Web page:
I know that thanks to Shor's algorithm, integer factorisation is easy on quantum computers, yet hard on classical computers.

But what if I have two MATRICES, A and B, and compute the product N = A * B. Can a quantum computer, or a classical computer, find A and B without brute-forcing all possibilities?

Furthermore, is it possible to test the "divisibility" of N by some matrix M?

This is assuming that the elements of the matrices can only ever be integers (perhaps with some modulus) and the A and B are "prime", defines as: a matrix M is prime if there is no possible set of non-identity matrices that multiply to M.

I'm thinking about whether this could be useable as a quantum-resistant cryptographic accumulator.

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    $\begingroup$ det N = det A * det B. So finding A and B is at least as hard as factoring det N. $\endgroup$ – Luca De Feo Jan 13 '18 at 14:41
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    $\begingroup$ And your definition of "prime" is not very meaningful. Note that the identity is not "prime", as $\left(\begin{smallmatrix}0&1\\1&0\end{smallmatrix}\right)$ squared is equal to it. It would probably be more usfeful to ask that det A and det B are primes. $\endgroup$ – Luca De Feo Jan 13 '18 at 14:58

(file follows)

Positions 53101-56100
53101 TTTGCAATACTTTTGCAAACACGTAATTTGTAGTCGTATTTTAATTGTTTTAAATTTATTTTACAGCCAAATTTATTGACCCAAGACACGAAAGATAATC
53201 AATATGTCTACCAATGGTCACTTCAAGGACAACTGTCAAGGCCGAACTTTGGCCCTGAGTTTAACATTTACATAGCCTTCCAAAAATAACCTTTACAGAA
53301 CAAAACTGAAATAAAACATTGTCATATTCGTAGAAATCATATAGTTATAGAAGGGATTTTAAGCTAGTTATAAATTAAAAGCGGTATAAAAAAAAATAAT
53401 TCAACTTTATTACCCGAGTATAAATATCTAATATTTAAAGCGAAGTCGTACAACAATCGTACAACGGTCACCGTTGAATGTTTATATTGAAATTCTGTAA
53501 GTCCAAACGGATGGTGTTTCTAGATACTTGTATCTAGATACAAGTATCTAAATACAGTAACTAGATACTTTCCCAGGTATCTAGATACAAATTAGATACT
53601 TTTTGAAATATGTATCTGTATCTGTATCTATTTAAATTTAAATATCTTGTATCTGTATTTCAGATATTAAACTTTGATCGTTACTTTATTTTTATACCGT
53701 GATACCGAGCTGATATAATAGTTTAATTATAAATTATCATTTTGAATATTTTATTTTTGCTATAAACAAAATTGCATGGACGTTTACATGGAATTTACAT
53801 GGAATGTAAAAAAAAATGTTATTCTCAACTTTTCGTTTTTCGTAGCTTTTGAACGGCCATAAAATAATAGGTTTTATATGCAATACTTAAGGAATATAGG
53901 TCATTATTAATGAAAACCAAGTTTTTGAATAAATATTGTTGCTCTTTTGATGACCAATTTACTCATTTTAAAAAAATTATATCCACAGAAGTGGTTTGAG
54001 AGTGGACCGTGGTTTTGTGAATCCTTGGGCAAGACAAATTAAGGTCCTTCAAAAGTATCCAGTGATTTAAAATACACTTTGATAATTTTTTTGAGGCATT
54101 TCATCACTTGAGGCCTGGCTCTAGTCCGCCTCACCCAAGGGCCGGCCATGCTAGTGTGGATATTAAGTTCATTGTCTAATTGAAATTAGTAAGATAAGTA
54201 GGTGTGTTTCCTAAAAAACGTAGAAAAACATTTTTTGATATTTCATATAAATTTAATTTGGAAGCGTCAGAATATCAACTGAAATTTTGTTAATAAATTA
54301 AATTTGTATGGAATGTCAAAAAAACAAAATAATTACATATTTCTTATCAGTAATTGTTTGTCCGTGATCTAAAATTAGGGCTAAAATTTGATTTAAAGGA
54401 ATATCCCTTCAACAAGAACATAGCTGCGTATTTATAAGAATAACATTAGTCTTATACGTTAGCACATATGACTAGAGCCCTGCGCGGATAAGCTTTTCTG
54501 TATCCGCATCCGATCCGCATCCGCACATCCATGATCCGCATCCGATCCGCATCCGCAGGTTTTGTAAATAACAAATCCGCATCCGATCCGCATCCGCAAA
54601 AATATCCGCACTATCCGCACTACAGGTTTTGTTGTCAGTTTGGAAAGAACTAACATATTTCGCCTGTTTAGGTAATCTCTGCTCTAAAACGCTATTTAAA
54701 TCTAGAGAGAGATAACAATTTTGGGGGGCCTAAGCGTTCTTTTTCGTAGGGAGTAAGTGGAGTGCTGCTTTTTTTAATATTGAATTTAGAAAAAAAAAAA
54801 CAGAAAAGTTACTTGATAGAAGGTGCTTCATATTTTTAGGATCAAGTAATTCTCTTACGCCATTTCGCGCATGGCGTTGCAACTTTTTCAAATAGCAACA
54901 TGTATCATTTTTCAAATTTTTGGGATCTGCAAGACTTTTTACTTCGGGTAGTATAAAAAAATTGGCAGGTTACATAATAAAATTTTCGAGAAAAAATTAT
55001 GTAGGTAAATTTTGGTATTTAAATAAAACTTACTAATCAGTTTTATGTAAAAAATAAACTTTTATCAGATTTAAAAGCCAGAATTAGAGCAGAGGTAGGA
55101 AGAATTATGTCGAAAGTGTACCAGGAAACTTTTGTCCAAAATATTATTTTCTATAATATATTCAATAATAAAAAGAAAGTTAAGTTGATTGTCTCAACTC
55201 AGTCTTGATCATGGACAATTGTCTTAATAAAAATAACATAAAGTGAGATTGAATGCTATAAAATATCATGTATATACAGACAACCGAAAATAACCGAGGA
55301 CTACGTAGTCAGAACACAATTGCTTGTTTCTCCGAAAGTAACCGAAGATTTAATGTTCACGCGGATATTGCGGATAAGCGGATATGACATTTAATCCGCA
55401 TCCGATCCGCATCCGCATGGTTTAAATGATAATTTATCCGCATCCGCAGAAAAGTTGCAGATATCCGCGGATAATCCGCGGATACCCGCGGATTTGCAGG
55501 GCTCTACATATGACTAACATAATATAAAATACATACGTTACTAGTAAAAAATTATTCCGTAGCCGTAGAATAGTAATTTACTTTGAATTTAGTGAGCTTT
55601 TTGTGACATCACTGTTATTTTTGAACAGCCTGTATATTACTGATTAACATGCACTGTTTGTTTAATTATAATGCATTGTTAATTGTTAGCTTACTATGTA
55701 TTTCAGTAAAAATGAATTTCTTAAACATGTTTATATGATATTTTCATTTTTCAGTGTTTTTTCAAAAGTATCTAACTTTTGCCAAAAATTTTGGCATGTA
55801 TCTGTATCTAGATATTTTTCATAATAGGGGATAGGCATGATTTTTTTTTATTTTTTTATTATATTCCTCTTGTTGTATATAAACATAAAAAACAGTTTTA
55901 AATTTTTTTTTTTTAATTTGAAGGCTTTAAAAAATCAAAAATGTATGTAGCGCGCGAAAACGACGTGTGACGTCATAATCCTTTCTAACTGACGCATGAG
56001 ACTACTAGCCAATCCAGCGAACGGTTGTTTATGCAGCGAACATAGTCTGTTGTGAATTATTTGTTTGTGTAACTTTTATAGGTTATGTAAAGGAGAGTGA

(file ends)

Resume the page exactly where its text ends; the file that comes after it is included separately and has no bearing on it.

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    $\begingroup$ In the end, Gaussian reduction should prove that your problem is equivalent to factoring det N. However it is hard to give a definitive answer, since your question is vague about the exact definition of A, B and N. $\endgroup$ – Luca De Feo Jan 13 '18 at 15:06
  • $\begingroup$ Are we talking only about square matrices or not? $\endgroup$ – Florian Bourse Jan 15 '18 at 10:11
  • $\begingroup$ Yes, only square matrices. $\endgroup$ – user2894959 Jan 15 '18 at 12:12

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